I’m a little late on posting a “Best-of” list for 2014, but better late than never they say. I make it my duty in our house to read “what’s new on the best-seller list” or “what book will be turned into a movie.” Carl, on the other hand, will only read books by dead authors as those books have stood the test of time. He may be right, but again, I’m doing my duty to keep this household balanced. Here’s a recap on the pages I turned during the past year.
• The Rosie Project by Graeme Simsion (A refreshing and funny romantic comedy about a socially challenged genetics professor on an unusual quest to find love.)
• Follow the River by James Alexander Thom (An incredible story of resilience and survival of a woman who escaped after being taken by Shawnee Indians. Based on a true story.)
• Beautiful Ruins by Jess Walter (A great beach read. It may just make you want to move to Italy.)
• Tell the Wolves I’m Home by Carol Rifka Brunt (Wonderful character development in this story about fourteen-year-old June Elbus, and the relationship she had with her uncle, the renowned painter Finn Weiss.)
• The Fault in Our Stars by John Green (Some Y/A fiction is good for the brain sometimes. Honest portrayal of two teenagers battling cancer and falling in love.)
• The Giver by Lois Lowry (This book was a page turner for me and would provide an interesting discussion for a book group. It’s the story of a teenage boy who lives in a futuristic perfect society where everything is under control. There is no war or fear or pain. There are no choices.)
• How God Became King by N.T. Wright (Wright explains how the gospels have been misunderstood while revealing the surprising, unexpected, and shocking news of the gospels.)
• Simply Jesus by N.T. Wright (Wright shows how we have successfully managed to hide behind other questions and to avoid the huge, world-shaking challenge of Jesus’s central claim and achievement.)
• Short Stories by Jesus by Amy-Jill Levine (Levine is a Jewish New Testament scholar who explores Jesus’ most popular parables, exposing their misinterpretations and making them lively and relevant for modern readers by providing the context and understanding of the 1st Century Jew).
• Mom Seeks God by Julia Roller (Julia’s authenticity, humor, and honesty as a new Mom drew me in right away. I love that she didn’t try to gulp down all of the spiritual disciplines in one bite, but she broke them down into dissolvable nuggets that could be easily digested.)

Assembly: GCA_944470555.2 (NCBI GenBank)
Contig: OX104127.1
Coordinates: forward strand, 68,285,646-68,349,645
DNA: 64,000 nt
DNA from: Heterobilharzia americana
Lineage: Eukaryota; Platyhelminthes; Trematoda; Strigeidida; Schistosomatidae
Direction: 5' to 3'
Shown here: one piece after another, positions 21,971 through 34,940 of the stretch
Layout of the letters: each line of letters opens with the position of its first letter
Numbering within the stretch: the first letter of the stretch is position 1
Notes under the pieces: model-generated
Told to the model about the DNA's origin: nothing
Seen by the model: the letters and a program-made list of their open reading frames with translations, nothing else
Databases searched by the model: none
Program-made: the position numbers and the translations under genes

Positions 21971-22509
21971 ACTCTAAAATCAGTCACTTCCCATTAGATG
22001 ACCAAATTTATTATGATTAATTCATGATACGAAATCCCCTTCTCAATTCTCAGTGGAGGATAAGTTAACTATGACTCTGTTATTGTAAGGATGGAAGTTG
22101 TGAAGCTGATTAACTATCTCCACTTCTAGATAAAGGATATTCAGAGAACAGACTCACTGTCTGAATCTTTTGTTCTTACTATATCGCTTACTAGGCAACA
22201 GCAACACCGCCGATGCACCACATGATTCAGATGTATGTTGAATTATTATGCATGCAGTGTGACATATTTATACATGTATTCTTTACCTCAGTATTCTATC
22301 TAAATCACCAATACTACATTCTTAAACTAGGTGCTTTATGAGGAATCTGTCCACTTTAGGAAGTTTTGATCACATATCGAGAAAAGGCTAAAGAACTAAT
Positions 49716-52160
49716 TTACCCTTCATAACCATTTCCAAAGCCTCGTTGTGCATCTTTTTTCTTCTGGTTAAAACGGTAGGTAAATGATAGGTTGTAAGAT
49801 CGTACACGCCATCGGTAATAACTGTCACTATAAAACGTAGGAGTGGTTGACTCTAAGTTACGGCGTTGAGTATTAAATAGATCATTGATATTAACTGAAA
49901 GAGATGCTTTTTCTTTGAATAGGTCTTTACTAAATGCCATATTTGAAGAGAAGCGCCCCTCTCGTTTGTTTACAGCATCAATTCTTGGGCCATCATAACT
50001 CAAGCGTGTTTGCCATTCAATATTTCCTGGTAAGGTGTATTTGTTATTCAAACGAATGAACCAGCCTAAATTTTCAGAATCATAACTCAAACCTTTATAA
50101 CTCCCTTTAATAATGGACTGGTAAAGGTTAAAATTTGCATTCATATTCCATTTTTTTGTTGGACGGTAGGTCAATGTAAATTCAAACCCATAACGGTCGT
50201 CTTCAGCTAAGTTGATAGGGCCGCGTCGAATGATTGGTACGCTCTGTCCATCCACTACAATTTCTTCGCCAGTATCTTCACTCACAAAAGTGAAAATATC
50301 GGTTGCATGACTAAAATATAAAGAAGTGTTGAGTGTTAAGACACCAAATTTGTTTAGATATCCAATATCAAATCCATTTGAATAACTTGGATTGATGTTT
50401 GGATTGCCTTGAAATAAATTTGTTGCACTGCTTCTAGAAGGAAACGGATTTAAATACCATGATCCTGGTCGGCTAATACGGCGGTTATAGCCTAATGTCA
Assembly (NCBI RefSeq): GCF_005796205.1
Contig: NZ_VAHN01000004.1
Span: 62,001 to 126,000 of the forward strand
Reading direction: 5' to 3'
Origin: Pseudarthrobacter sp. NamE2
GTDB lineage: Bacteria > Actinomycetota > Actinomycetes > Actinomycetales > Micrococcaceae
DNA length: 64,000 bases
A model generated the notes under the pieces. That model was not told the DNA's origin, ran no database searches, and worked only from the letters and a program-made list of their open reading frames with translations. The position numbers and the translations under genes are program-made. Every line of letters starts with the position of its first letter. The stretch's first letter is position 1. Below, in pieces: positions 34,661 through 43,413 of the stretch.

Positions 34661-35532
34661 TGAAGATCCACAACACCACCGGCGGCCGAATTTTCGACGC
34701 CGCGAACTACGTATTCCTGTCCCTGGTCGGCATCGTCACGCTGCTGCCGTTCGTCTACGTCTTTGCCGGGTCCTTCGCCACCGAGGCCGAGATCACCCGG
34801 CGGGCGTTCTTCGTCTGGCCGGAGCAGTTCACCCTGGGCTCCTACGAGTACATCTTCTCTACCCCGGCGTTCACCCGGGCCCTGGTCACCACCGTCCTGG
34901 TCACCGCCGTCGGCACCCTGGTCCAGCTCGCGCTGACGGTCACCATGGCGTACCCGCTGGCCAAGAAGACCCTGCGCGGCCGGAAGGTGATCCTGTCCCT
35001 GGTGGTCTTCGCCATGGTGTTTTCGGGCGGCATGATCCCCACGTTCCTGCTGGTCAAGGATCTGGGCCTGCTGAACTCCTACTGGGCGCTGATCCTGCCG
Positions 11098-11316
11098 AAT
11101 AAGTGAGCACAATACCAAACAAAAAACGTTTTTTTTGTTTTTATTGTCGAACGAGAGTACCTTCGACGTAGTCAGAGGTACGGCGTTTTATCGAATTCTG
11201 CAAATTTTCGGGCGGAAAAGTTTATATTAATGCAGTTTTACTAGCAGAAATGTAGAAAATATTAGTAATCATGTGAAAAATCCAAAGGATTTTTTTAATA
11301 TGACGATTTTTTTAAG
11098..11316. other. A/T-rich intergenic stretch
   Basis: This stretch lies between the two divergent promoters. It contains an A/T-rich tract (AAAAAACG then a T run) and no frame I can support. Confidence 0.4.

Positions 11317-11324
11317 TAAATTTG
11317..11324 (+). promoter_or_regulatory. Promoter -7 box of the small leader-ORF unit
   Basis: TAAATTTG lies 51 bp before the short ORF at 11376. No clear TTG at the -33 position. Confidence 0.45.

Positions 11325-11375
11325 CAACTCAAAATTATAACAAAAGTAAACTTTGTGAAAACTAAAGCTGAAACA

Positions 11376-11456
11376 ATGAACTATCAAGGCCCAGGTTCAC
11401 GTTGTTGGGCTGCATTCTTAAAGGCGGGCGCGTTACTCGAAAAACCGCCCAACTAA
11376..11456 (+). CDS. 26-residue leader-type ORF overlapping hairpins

• Sparkly Green Earrings by Melanie Shankle (This is a heartwarming and hilarious look at motherhood from someone who is still trying to figure it all out.)
• The Antelope in the Living Room by Melanie Shankle (Melanie shares the holy and the hilarity of that magical and mysterious union called marriage.)
• Bittersweet by Shauna Niequist (Shauna explores the bits of wisdom and growth we earn the hard way, through change, loss, and transition.)
• Wild by Cheryl Strayed (This is Cheryl Strayed’s story of hiking more than a thousand miles of the Pacific Crest Trail from the Mojave Desert through California and Oregon to Washington State with no experience or training.)
• My Best Friend’s Funeral by Roger Thompson (A memoir of friendship, doubt, surfing, and the complex relationships between fathers and sons.)
• Holidays on Ice by David Sedaris (Hilarious account of David’s experience being a Macy’s elf in Santaland in NYC.)
Cooking (+ Memoir):
• Dinner: A Love Story by Jenny Rosenstrach (Honest reflections on cooking for a young family with tried and true and simple recipes.)
• Bread and Wine by Shauna Niequist (This book is a collection of recipes and essays about family relationships, friendships, and the meals that bring us together.)
Please share any favorite reads from the past year so I can add them to my 2015 reading list!